J. Dennis Robinson has published over 2,000 articles on New Hampshire history and culture. His books for young readers include biographies of Jesse James and Lord Baltimore and an overview of child labor exploitation in America. His hardcover histories of Strawbery Banke Museum and historic Wentworth by the Sea Hotel both received honors from the American Association for State and Local History. His most recent books include a study of the tall ship Privateer Lynx, a colorful overview of archaeology at the Isles of Shoals, and a critically acclaimed book on the infamous Smuttynose ax murders of 1873. Robinson is also a history columnist and editor of SeacoastNH.com, a website about New Hampshire history and culture.
JerriAnne Boggis, the Executive Director of the Black Heritage Trail of New Hampshire, is a writer, educator, and community activist who works to correct the historical record on the racial complexity and richness of New Hampshire’s diverse past. In 2015, Boggis was named by the New Hampshire Humanities Council as one of the 40 most influential New Hampshirites who have vastly enriched human understanding and whose original works and passion for excellence have put NH on the cultural map. In the same year, she also received the Telegraph award for being one of the 25 Extraordinary Women of Southern New Hampshire. In 2007, Boggis received the state Commission on the Status of Women’s 11th Annual Recognition Award for her tenacious efforts to raise awareness of Milford resident Harriet E. Wilson (1825-1900). Boggis’ publications includes: Refugee Resettlement in New Hampshire, Center for the Humanities, UNH; “Reflections and Memories,” Footsteps, Cobblestone Press, 2005 and Harriet Wilson’s New England: Race, Writing and Region, Co-Editor, UPNE, 2007. In 2009, Boggis was appointed to the U.S. Commission Civil Rights N.H. Advisory Committee and currently serves as its chair.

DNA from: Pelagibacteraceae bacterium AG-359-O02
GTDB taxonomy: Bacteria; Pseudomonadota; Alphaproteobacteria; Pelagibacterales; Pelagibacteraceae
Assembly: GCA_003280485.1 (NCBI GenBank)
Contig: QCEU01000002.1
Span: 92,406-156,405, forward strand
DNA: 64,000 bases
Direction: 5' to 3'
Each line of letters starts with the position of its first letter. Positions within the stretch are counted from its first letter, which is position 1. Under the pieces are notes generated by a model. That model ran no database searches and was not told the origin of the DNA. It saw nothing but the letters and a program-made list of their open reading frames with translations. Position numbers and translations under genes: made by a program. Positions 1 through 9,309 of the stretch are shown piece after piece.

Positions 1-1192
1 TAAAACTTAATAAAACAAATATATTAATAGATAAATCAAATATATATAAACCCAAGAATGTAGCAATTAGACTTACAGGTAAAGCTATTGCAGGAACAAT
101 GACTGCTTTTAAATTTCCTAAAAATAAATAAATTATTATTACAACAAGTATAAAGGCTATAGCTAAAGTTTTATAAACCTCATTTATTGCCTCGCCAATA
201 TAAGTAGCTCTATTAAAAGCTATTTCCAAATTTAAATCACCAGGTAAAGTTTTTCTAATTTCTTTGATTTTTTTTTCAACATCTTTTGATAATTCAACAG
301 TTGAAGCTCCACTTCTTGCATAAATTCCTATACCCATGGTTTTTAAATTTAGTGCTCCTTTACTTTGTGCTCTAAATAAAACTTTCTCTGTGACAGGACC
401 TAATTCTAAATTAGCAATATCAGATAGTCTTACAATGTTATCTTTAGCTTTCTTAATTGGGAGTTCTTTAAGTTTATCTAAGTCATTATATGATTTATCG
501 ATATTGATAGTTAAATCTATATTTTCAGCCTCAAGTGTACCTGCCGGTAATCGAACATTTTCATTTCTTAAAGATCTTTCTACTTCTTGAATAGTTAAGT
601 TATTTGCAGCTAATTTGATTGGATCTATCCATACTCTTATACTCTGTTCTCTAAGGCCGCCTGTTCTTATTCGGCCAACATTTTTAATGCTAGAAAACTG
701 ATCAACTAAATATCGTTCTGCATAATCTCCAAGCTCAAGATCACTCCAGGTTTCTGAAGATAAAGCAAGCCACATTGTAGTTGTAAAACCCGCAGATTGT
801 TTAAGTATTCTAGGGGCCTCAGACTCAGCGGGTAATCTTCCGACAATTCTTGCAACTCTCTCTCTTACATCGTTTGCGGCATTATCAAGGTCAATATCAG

Call 603-318-5120 for more information.